Tagged: bash shell zone control
May 25, 2016 at 3:16 pm #42628
I stumbled upon this a few days ago: http://rayshobby.net/mediawiki/index.php/OpenSprinkler_Pi/Shell
I had trouble getting it to work at first until I figured out that OpenSprinkler running in the background was immediately killing any changes I made to the zones. I don’t know if it’s constantly writing out values to the board or if it’s monitoring for changes and then changing it back to how it thinks things should be. I had anticipated it would ignore things as long as there wasn’t a zone change of some sort happening inside of the OpenSprinkler software (time to turn this valve on/off, etc.) and was planning to do my tweaking during a time period where no programs would be running.
I suppose I could stop the OpenSprinkler software, run what I want, and then start it back up, but it would be nice if I didn’t have to as well.
Anyone have thoughts/suggestions here? Also, even though I didn’t write the bash script, I wanted a link here to it under the “Third-Party Software” section as I’ve found it quite useful and a quick browse of the code makes it pretty clear how you could hack together about anything to turn valves on and off (what bits to shove where).May 27, 2016 at 10:20 pm #42657
The OpenSprinkler firmware sends out GPIO command to shift register every second (i.e. refreshes) to make sure the valve status remains in sync with the controller. If you want manual control through script, you will need to stop the firmware from running in the first place. Instructions are provided here:
https://opensprinkler.freshdesk.com/solution/articles/5000631599-installing-and-updating-the-unified-firmware#stopallMay 27, 2016 at 11:26 pm #42667
That link provides removal instructions which seem a bit like a sledgehammer. Maybe I’ll hack on the code. Worst case, I can just stop it, run my program (cobbled together some perl (calls the bash script rather than doing it myself because I was lazy…) for what I wanted), and then start OpenSprinkler back up. I’d prefer to not stop it at all though as that provides some insurance that should something go wrong with my other program, it’s still running.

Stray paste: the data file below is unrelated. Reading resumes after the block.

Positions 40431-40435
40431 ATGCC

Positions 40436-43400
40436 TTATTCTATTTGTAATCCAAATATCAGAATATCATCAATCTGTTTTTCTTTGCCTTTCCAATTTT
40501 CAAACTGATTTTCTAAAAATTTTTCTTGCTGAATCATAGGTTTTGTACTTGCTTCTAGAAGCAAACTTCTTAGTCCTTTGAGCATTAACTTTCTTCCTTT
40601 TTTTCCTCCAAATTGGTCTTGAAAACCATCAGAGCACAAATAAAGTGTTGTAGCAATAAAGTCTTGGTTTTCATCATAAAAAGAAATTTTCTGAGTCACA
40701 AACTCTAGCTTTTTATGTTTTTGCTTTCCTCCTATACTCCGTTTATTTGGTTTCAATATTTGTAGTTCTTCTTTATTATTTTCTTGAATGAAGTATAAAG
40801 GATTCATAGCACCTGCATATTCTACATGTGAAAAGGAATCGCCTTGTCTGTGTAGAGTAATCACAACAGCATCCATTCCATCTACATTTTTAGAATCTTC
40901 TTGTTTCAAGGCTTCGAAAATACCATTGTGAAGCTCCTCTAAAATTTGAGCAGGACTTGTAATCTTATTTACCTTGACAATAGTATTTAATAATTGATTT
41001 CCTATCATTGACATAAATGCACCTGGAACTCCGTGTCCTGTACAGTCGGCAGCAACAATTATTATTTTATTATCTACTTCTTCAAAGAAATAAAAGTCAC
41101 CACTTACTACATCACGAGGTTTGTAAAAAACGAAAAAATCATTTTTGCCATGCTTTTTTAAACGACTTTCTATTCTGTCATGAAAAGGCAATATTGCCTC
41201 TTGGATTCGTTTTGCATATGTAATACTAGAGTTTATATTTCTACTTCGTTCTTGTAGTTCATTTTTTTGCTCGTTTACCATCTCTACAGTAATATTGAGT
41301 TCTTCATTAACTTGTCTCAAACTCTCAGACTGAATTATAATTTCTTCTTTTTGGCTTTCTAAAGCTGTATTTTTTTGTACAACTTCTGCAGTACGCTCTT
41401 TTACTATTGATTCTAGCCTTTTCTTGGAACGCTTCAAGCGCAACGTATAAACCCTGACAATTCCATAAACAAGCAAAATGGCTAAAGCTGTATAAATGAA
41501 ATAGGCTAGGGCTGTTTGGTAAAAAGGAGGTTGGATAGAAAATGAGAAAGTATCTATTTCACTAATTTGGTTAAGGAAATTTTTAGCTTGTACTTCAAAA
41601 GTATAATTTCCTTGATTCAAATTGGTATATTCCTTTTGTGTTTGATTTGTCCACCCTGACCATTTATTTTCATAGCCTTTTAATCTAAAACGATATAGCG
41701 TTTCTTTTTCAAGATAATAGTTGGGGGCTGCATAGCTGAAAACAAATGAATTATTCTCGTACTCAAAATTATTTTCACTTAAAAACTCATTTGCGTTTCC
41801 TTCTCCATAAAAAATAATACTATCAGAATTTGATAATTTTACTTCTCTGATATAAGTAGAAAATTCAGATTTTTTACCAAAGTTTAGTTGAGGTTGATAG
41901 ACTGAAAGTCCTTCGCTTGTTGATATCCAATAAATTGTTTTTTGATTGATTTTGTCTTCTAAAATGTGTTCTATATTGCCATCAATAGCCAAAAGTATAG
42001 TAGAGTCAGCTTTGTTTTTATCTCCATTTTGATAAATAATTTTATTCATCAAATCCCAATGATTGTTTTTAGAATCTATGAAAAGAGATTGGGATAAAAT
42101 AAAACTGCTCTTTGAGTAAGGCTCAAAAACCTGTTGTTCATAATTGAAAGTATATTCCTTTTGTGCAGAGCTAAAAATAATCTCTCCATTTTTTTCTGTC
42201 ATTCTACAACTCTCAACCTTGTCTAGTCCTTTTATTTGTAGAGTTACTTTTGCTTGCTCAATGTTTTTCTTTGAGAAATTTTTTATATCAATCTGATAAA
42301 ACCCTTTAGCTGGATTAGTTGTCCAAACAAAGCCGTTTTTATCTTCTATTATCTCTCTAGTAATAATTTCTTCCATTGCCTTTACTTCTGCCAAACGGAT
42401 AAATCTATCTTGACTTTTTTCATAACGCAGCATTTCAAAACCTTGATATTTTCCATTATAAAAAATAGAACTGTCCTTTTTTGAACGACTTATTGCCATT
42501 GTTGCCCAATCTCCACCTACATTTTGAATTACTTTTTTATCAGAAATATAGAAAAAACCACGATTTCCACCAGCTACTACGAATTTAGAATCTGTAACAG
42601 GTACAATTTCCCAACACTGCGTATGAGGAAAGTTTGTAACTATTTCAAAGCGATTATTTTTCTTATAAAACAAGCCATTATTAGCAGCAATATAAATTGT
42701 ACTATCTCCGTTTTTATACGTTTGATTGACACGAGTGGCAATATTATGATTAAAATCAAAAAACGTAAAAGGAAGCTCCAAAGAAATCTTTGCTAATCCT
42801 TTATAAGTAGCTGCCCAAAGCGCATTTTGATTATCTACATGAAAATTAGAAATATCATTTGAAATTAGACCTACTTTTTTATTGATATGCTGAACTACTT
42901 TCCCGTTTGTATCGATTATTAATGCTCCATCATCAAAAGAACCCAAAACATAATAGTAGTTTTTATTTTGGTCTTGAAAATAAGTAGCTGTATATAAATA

I had considered doing API calls to OpenSprinkler, but the combo of fooling with things like the password hash for a local program and dealing with the fact that I was uncertain whether the call would trigger only the valves I wanted or also trigger the master attached to them (not wanted), I decided I wanted a little more direct interface to the valves.
Thanks for the confirmation on the OpenSprinkler behavior though.May 31, 2016 at 11:22 pm #42729
You said “I had considered doing API calls to OpenSprinkler, but the combo of fooling with things like the password hash for a local program and dealing with the fact that I was uncertain whether the call would trigger only the valves I wanted or also trigger the master attached to them (not wanted), I decided I wanted a little more direct interface to the valves.”
I am honestly very confused by your statements: first of all, the password is md5 hashed but it’s static. For example, if plain text password is ‘opendoor’, the md5 hash is ‘a6d82bced638de3def1e9bbb4983225c’. It won’t change unless if you change your password. So I don’t know what you mean by ‘fooling with password hash’.
Second, if you don’t want a valve to trigger the master attached to it, then you can set that valve to not activate master. This can be easily set in the web UI / mobile app for each individual station.May 31, 2016 at 11:53 pm #42737
Yes, I realize the hash is static. The call in general was just more work that writing a few values out.
The problem with the master is that 95% of the time I want everything attached to a particular master – and I like being able to hit the main menu and manually launch one of them with no fuss. This means I leave them associated with that master. My problem is the 5% of the time when I need a different master. I don’t want to be constantly reconfiguring the master to make it work, or running without a master (running valves in parallel) to get around the master issue because while the parallel approach works well in a program, it doesn’t work well when I want to just manually fire one off. Through and API could reprogram the master just so I could turn around and call the valve and get it to work the way I want, and then reprogram the master when I’m done, but that’s a lot of hassle for something that should be fairly simple. For the moment, I’ve got a quick and dirty script that simply stops OpenSprinkler, does it’s deal (for the fertigation unit), and then fires OpenSprinkler back up when it’s done. I don’t like stopping OpenSprinkler, but it works. I may consider modifying OpenSprinkler to get something closer to what I want. It’s been about 20 years since I’ve done serious coding in C, but I think I can get back up to speed fairly quickly if I decide I want to do it.
I do very much appreciate your Open Source approach 🙂
- You must be logged in to reply to this topic.